So, I'm feeling a little Doogie Howser-ish as I sit here trying to find something to write. I have much to say (I've been around family for two days now; there is a ton to say), yet everything seems too trite.

That said, I have to remark upon how refreshing it is to hang out with kids. My little nephew, who is four years old, was loaded with gems today. My parents have a napkin holder with a cornucopia and some phrase on it; my nephew saw it and exclaimed, "What a good looking cornucopia!" He continued through the day to say things that he was thankful for (including his dog) and to declare each of us geniuses at whatever we were doing at the time (for example, I was the genius of Connect 4 (I couldn't just let the kid win every game, you know (that's the mind-poison of greed, I believe)!).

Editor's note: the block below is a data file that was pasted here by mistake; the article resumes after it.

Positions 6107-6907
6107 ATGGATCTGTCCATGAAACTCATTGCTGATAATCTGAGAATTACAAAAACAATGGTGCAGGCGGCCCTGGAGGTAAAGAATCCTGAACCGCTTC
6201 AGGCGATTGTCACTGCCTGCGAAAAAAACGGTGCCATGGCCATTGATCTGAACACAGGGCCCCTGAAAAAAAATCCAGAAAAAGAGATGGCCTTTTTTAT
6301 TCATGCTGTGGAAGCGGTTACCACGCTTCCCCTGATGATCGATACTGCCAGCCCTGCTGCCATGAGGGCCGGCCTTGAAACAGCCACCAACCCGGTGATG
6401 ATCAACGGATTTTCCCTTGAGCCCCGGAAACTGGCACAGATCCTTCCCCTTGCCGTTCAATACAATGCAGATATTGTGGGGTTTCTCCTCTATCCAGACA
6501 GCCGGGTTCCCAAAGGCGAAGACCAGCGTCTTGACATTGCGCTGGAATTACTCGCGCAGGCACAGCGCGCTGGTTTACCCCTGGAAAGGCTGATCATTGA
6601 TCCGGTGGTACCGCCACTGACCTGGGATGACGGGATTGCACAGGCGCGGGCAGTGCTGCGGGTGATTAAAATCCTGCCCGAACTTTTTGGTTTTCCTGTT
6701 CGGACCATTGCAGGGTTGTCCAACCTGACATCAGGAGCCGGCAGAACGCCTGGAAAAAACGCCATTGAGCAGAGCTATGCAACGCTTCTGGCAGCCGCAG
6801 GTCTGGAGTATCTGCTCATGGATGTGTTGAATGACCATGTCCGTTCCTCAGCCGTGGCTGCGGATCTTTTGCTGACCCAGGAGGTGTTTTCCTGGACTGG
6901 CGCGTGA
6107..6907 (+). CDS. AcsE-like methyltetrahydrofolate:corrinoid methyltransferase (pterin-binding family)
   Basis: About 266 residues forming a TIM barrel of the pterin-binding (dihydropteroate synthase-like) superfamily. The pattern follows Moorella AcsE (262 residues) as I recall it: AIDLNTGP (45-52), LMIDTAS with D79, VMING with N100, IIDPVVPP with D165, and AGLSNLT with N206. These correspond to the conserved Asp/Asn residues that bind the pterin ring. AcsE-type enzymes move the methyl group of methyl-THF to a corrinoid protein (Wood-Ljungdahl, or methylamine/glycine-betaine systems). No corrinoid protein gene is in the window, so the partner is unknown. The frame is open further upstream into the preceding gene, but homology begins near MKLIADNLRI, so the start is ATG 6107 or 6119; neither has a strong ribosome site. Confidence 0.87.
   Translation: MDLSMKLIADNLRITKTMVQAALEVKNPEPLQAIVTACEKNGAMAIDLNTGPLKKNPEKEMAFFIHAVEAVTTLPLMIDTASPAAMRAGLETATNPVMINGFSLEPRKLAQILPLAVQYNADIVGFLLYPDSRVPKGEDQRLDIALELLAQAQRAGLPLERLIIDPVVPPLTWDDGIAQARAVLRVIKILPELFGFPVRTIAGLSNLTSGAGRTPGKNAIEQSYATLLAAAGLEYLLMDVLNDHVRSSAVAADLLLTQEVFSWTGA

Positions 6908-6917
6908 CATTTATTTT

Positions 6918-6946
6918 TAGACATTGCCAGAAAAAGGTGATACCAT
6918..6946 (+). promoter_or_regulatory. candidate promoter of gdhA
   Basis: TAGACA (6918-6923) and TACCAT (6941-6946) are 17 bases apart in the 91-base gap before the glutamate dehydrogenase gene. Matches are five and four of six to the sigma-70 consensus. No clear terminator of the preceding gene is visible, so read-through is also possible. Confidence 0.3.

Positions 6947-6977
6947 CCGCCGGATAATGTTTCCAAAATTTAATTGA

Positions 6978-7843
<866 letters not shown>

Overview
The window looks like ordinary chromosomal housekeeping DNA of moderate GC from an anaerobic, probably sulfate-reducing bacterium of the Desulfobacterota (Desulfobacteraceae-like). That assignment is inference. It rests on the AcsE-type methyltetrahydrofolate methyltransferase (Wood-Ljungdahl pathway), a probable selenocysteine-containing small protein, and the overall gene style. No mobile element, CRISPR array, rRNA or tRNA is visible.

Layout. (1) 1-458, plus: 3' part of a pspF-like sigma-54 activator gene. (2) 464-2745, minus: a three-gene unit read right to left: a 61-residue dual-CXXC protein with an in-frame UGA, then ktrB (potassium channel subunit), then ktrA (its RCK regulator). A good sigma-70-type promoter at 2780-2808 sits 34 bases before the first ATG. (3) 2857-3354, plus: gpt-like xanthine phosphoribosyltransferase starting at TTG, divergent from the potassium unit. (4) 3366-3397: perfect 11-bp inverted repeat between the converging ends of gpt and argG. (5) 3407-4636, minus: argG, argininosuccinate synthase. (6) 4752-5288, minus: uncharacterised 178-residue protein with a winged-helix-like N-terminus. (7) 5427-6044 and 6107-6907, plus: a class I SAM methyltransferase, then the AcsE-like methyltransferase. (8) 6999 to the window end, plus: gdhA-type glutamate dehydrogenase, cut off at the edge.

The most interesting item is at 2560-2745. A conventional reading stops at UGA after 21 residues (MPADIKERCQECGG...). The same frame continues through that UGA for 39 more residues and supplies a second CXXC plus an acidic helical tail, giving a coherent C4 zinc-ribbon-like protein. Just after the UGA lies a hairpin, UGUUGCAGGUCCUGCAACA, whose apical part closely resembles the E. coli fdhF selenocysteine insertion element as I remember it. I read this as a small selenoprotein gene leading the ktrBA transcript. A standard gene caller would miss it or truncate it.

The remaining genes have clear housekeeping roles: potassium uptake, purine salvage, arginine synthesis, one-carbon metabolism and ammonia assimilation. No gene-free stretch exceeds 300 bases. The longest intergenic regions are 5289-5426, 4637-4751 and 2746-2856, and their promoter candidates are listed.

As we were playing, I tried to imagine what things would seem like through his eyes; I tried to think of how he experiences the present moment. He said quite a few insightful things along the way. At one point we were pretending we were in space; he declared me an alien, and I kidnapped him to outerspace. He then asked me if I was a friendly alien--I had to stop and think. I said yes, so whenever he asked for help (like when he needed to zip up his astronaut suit/winter coat), he prefaced it with, "Friendly Alien, can you . . . ." We travelled all around and after we ate the big feast, we went back to the guest room with his other aunt. My sister and I wanted to chat, and he wanted to play with us. He wanted me to take him to a new planet, so I took him to Courtopolis. Then I passed some gas and apologized. My nephew said I was stinky and Vic said, "It always smells that way on Courtopolis!" (That's pretty much the truth.) So we decided we could all fart on Courtopolis. As a ploy to get some alone chat-time with Vic, I told my nephew that he could be the ambassador of Courtopolis and go tell everyone else what Courtopolis was like.